LONDON (Reuters) - British athletes are likely to have COVID-19 jabs before heading to Tokyo for the Olympics and none has expressed any opposition to vaccination, Team GB head Mark England said on Thursday.
The British Olympic Association said in January athletes would not jump the queue over health workers, the elderly and vulnerable but the pace of Britain's vaccination programme has changed the debate.
Nearly half the population has had at least one dose and the government has said it plans to vaccinate all adults by the end of July.
The delayed Games start in Tokyo on July 23.
"Given the government conversation now of opening up vaccinations for people over 20, for sure it looks likely that the team will be vaccinated beforehand," England told Reuters after announcing the team's Olympic archers.
The Chef de Mission said that would have the added benefit of reassuring Japanese locals about the arriving British delegation.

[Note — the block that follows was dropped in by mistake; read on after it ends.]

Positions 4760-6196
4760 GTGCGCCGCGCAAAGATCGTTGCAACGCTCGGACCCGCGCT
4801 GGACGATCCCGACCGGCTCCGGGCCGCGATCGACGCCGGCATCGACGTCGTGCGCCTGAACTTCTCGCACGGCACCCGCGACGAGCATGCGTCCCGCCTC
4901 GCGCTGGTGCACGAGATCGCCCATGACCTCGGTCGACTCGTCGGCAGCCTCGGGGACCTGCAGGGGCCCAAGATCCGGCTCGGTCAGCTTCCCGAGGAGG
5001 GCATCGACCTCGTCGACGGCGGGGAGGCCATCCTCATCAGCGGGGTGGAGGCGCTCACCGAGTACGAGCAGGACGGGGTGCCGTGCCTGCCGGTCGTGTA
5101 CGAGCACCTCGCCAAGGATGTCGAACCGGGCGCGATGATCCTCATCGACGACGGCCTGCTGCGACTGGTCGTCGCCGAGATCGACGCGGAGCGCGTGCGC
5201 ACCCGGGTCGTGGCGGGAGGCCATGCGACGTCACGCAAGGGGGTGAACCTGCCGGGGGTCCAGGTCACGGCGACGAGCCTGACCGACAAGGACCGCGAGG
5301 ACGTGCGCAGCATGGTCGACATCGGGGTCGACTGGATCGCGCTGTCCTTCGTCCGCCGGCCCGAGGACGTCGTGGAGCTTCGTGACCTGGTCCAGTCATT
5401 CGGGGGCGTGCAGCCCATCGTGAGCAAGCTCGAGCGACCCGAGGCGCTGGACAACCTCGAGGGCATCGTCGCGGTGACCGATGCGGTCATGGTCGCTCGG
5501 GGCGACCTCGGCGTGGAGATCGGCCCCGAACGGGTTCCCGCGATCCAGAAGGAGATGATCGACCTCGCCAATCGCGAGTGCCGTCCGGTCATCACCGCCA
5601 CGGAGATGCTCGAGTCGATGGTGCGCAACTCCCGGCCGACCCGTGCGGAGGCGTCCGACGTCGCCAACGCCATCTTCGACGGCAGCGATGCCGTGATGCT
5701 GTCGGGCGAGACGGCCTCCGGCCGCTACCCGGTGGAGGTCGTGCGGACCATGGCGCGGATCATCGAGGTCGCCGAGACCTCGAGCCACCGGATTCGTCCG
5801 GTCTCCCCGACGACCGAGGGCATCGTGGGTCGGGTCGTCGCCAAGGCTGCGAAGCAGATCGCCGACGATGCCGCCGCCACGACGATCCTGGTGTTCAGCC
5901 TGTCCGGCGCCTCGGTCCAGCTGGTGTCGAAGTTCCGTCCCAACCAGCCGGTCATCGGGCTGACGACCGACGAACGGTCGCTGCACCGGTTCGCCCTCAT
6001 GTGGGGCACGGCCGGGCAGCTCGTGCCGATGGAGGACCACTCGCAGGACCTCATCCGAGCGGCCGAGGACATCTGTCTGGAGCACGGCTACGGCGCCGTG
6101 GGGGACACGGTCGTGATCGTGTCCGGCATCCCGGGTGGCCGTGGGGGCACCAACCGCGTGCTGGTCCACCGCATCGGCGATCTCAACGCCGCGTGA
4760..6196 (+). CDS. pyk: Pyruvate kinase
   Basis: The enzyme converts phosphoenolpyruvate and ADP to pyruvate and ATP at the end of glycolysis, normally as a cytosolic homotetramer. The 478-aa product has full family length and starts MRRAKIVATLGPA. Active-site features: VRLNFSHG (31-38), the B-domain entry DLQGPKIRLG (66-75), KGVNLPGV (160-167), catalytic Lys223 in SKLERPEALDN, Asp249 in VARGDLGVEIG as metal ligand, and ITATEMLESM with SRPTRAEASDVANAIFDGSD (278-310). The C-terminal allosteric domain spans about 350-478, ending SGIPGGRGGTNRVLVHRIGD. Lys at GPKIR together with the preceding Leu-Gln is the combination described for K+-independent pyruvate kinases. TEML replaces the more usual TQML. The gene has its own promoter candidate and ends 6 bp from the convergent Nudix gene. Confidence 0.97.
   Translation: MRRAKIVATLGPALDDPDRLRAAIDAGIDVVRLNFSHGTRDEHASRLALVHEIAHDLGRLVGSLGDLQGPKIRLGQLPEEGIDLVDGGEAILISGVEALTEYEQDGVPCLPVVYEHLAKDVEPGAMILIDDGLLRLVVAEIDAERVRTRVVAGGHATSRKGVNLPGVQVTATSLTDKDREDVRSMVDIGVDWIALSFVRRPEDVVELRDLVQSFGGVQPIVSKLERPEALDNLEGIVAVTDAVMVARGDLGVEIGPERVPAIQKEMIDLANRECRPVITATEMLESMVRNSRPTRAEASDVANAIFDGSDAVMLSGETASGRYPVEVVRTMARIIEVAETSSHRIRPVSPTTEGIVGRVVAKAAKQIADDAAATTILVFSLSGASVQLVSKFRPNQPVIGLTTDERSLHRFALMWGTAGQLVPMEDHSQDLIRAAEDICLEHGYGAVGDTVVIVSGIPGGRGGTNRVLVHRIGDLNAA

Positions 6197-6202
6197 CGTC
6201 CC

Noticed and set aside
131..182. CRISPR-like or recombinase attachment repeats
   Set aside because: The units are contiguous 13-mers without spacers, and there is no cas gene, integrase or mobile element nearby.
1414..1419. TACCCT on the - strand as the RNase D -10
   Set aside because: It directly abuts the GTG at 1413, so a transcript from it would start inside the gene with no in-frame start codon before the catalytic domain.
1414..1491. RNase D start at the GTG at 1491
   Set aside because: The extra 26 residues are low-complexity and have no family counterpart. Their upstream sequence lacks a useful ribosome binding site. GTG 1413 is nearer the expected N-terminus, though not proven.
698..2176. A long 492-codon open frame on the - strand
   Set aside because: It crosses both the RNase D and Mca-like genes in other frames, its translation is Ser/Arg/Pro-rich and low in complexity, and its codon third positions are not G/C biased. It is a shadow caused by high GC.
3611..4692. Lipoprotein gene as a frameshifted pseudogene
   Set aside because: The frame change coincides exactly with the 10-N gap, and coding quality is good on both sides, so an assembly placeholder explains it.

Asked whether there was now a case for prioritising Olympic athletes when he came to vaccinating younger adults, he indicated that was being considered.
"We’ll see how the discussions go over the next two to three weeks and hopefully we’ll have some good news for all athletes in the coming weeks," he said.
"What I can say is that no athlete to date has come forward to say they won’t be vaccinated or they are anti-vaccination."
Some countries have already said they will vaccinate Olympic athletes as a priority while others are considering the situation.
The Australian Olympic Committee has asked its government to allow athletes to jump the queue as the country's national vaccine program struggles with roadblocks.
Britain, second in the medals table after the United States at the 2016 Rio de Janeiro Games, is expecting to take some 370 athletes to Tokyo -- with more women than men for the first time.
England said plans remained on course, along with the team's performance aspirations, despite the continuing pandemic and Japan announcing a renewed state of emergency.
He said the emergency measures in Japan were actually more relaxed than under lockdown in Britain.
"A state of emergency in Japan really means the bars and restaurants need to shut by 8pm," he added.
"We’re confident in the ability to take a team to the Games... we’re pretty confident Team GB will compete pretty successfully."
(Reporting by Alan Baldwin, editing by Pritha Sarkar)